Nobody likes breaking a promise. Whether or not you think you’re cool enough not to care what other people think of you, when you tell someone you’re going to do something and you don’t come through you feel like a turd. Well, maybe we can use this feeling of turdery to help make sure you get to your stated goals.

You do have goals, right? You’ve thought about them long and hard, written them down and you read them every day? Oh, good. You’ve been paying attention.

In the journal Psychology and Marketing, Nyer and Dellande investigated whether or not a public commitment to a weight loss goal would affect the chances they would hit their goals. It did.

Subjects of the study made either no public commitment, a short-term public commitment (3 weeks), or a long-term public commitment (16 weeks) when entering a 16-week weight loss program at a weight loss facility. Their weight loss goals were set by a health professional after careful consideration of their individual situation regardless of commitment level. Turns out the group who made a long-term commitment achieved the largest percentage of their weight loss goal (102% at 16 weeks, 97% at 24 week follow-up), with the short-term group next in line and finally the no-commitment group last.

The coolest part of it? The public commitment was simply an index card with the subject’s name and weight loss goal displayed for other members of the weight loss facility – not the general public – to see. No picture. No progress updates. Just a name and a goal. Pretty cool, huh?

So think about how you could use this to your advantage. You could simply ask you gym if you could post something on the bulletin board with your name and goal. Or you could make a commitment on Facebook, either on your wall or on the SPEED page, or on a forum. Post it on the outside of your cubicle at work. You get the idea.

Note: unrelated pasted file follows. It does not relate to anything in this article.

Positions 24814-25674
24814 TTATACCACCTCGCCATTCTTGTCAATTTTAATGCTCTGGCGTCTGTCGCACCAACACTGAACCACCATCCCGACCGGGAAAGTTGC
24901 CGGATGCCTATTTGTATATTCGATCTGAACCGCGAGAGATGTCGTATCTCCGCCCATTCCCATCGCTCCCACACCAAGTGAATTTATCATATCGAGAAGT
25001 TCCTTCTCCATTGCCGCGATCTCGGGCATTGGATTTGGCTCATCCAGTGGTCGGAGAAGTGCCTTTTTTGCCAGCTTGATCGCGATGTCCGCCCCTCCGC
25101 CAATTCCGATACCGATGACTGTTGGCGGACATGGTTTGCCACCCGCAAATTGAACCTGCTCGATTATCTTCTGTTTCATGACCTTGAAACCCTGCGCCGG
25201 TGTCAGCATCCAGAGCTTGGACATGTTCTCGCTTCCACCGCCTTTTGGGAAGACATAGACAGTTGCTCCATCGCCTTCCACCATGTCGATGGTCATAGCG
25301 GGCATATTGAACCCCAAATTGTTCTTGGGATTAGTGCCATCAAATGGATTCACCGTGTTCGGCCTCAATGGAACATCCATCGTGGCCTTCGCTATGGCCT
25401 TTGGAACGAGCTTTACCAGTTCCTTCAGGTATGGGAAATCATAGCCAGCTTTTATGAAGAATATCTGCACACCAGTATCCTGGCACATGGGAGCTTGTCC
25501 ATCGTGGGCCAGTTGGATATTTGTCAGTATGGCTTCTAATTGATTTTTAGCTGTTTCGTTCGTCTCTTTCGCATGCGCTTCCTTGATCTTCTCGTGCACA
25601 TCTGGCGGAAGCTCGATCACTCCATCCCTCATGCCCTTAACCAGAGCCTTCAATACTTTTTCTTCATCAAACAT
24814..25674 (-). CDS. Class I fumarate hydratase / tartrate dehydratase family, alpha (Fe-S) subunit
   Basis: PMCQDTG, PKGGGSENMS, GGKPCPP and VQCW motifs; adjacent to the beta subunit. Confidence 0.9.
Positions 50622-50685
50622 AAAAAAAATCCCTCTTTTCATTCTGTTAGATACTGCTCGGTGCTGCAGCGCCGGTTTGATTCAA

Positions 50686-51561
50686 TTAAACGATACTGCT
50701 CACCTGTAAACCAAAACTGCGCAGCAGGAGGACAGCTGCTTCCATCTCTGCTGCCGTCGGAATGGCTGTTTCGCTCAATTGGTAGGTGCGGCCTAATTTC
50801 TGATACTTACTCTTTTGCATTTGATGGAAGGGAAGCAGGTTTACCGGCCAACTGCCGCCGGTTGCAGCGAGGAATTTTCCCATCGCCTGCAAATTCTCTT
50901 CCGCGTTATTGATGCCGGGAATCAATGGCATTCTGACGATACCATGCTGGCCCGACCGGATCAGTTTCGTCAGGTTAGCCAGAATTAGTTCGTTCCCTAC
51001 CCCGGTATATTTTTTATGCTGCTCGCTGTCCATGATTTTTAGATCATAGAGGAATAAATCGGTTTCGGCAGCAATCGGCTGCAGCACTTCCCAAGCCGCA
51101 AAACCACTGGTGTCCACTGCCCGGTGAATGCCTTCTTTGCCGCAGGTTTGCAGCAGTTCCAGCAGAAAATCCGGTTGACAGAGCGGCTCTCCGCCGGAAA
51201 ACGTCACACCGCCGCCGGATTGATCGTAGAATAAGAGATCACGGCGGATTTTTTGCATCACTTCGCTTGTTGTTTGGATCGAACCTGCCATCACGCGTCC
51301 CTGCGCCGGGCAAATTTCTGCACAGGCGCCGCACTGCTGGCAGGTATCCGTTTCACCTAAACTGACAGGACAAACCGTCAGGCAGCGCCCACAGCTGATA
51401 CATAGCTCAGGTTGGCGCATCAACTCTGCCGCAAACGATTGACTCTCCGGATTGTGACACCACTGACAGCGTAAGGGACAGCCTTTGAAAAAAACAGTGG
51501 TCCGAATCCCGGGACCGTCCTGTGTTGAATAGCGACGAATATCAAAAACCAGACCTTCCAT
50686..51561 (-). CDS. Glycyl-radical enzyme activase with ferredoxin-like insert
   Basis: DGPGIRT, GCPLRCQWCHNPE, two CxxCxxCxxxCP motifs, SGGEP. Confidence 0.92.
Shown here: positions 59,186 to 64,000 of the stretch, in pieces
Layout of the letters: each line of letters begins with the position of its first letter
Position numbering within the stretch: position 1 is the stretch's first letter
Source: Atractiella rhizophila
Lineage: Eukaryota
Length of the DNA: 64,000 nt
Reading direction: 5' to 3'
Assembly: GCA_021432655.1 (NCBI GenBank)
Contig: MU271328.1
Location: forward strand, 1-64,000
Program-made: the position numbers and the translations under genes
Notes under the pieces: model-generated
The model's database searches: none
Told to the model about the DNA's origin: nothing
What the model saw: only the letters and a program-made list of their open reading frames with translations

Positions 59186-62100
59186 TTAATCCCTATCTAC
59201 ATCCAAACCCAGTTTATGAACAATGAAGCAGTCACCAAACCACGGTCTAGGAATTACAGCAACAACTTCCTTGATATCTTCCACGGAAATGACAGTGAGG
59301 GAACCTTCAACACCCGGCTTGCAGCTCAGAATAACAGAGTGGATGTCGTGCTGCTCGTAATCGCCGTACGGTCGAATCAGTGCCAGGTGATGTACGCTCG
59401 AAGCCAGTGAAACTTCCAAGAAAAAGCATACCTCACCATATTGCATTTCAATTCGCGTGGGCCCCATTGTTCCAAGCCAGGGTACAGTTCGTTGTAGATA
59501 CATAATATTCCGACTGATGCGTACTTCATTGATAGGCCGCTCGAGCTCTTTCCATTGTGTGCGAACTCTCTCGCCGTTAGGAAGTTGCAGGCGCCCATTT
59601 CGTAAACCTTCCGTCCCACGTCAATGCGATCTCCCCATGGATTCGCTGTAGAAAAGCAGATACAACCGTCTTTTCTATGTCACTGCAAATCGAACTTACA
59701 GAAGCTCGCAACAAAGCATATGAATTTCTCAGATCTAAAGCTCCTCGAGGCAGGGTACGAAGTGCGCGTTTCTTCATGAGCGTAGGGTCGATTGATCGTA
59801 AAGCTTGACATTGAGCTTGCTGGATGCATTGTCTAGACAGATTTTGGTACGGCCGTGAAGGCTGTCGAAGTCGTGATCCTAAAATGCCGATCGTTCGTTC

This might work better for some than it will for others. In the paper, the authors measured a thing called susceptibility to normative influence, which basically means whether or not a person cares about what others think is cool. Those who cared more about what others think is cool were more affected by their public commitment. This shouldn’t worry the individualists out there, however, since those who scored low in susceptibility to normative influence still garnered much benefit from their public commitment.

So, while others are wasting time worrying about whether two pieces of fruit are better than one – or is it three as long as it’s not high in fructose blah blah blah – here’s something you can use right now that will actually make a difference as to whether or not you are successful in your weight loss endeavor. You can thank me later.




Nyer PU, Dellande S. Public commitment as a motivator for weight loss. Psychology and Marketing. 2010;27(1):1-12.

Public Commitment for Weight Loss
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